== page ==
Fertilizer Use Recommendations: Sample, Analyze and Interpret

This Extension Spotlight focuses on fertilizer use recommendations and how they are developed.

First, farmers sample soil and submit it for analysis. Then, labs and consulting firms return reports usually containing two types of information. We will get to what happens in between but let’s first examine the lab report.

The report usually contains two major sections. One section describes the primarily chemical characteristics of the soil such as its cation exchange capacity (CEC), pH, and nutrient levels. The other section tends to offer recommendations on fertilizer inputs based on results of the soil analysis.

Soil analysis by accredited labs is a relatively routine, clear, and standard process. In fact, the same soil submitted to different labs for analysis should produce very similar data. Recommendations on fertilizer use, however, can vary with who makes the recommendation. Why? How are recommendations developed?

In short, recommendations boil down to chemistry, math, plant biology, testing, and experience. Let’s explain.

Data from soil analysis are entered into formulae built from extensive work in correlation and calibration. Correlation describes the relationship between the amount of a nutrient that can be chemically extracted from soil in the lab and the amount of the same nutrient that can be extracted by plant roots in the field. Extraction with chemicals in the lab and by plant roots in the field is different. So, correlation is needed to help predict the relationship between the two approaches. Second, calibration clarifies the difference between a measured soil test value and the yield that may result when a nutrient is added as a fertilizer. Calibration should clarify yield at X lb/A versus at 2X lb/A and so on. Finally, the knowledge base of the recommender comes into play. They must interpret multiple types of information – soil analysis, soil types, cropping patters, etc – to develop a fertilizer “prescription” that fits the crop. This prescription may be specific to the variety, planting date, and other factors. Reliable recommendations are based on insights gained through many cycles of correlation and calibration and evaluating on-farm experiences.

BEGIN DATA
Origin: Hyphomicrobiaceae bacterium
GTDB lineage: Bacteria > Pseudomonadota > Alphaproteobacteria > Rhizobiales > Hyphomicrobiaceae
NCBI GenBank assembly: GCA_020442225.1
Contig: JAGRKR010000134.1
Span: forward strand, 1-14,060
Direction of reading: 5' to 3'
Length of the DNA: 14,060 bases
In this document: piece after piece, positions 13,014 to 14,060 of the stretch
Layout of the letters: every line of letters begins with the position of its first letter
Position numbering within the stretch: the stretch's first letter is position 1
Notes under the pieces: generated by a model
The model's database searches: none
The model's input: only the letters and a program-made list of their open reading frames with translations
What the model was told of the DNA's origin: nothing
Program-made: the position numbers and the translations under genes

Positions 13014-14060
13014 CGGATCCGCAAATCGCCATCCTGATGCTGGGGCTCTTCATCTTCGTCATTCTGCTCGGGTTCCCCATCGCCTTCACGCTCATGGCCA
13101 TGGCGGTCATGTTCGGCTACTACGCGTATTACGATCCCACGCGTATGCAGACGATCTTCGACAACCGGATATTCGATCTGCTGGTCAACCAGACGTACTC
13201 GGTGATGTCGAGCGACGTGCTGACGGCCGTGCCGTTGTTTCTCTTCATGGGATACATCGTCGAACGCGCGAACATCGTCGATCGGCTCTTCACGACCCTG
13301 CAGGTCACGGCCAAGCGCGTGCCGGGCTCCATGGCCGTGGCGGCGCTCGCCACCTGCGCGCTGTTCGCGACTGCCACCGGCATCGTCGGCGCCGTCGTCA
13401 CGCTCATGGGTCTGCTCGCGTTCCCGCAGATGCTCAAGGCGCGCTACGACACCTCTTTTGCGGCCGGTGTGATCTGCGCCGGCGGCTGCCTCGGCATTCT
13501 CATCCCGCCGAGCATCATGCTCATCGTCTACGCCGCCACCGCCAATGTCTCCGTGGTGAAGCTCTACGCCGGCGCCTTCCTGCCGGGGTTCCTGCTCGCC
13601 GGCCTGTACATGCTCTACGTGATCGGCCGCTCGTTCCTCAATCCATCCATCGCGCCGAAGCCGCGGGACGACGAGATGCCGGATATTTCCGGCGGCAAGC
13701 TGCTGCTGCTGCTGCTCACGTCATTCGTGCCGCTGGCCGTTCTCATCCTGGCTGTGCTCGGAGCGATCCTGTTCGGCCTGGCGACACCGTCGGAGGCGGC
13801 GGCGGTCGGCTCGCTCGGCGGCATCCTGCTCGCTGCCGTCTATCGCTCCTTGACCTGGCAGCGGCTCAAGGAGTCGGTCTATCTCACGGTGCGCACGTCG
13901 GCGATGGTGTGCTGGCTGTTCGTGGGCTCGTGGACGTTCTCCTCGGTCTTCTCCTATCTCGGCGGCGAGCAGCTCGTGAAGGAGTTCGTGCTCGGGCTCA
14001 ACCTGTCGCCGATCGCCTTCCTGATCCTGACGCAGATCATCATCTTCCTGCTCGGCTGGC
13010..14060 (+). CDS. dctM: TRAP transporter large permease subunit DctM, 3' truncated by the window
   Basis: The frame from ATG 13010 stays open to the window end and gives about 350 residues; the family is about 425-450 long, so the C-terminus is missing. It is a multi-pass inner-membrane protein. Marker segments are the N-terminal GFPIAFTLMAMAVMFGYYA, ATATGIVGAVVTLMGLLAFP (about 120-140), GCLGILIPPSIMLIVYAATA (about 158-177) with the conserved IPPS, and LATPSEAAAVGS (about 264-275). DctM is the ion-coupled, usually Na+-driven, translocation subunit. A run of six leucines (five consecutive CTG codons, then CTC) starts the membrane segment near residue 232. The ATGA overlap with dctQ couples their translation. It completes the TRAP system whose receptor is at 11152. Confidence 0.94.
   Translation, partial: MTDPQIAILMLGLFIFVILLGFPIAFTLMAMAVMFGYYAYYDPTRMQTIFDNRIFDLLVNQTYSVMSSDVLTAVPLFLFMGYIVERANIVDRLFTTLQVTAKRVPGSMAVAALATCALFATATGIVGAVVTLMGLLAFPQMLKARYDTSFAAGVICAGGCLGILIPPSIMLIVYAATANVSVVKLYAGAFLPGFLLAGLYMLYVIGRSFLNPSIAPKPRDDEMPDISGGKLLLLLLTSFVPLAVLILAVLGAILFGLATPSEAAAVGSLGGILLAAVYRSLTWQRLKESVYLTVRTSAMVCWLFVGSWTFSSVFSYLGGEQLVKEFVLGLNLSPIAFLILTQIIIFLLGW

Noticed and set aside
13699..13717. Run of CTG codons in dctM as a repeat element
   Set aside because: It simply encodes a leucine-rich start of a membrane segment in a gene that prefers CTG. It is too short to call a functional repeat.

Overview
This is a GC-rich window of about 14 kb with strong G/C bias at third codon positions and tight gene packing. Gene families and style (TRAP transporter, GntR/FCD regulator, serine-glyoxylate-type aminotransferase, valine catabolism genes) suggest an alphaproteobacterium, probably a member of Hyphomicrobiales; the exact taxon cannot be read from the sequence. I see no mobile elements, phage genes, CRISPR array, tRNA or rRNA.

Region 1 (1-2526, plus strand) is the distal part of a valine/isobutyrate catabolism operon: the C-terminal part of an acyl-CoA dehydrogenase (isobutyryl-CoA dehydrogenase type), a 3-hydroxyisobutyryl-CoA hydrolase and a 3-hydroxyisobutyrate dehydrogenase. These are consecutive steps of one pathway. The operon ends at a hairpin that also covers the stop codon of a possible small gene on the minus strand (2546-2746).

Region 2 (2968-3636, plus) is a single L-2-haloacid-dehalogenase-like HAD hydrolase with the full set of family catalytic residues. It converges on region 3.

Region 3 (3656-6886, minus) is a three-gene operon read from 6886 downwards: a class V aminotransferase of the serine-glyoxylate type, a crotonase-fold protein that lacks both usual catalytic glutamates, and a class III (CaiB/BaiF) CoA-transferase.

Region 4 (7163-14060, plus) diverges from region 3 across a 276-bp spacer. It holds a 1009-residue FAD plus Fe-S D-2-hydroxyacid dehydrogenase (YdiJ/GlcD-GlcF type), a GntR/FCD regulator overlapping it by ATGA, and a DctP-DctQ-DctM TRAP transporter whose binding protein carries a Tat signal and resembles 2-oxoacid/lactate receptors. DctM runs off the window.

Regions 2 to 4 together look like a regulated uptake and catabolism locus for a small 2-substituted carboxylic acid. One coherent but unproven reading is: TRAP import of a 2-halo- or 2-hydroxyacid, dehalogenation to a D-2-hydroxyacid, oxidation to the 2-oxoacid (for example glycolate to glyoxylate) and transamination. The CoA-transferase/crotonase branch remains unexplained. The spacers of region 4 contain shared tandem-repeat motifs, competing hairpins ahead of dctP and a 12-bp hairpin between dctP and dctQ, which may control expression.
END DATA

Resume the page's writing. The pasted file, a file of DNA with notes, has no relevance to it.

The development of fertilizer recommendations is explained very well in a number of references. One of our favorites is free and available online from the University of Nebraska-Lincoln (thanks in part to federal funding). The UNL reference stands out partly because it explains three major philosophies used by folks who make fertilizer recommendations. Other references such as Simonne et al. and HortTechnology (21:656-685) further explain how fertilizer recommendations are being modernized.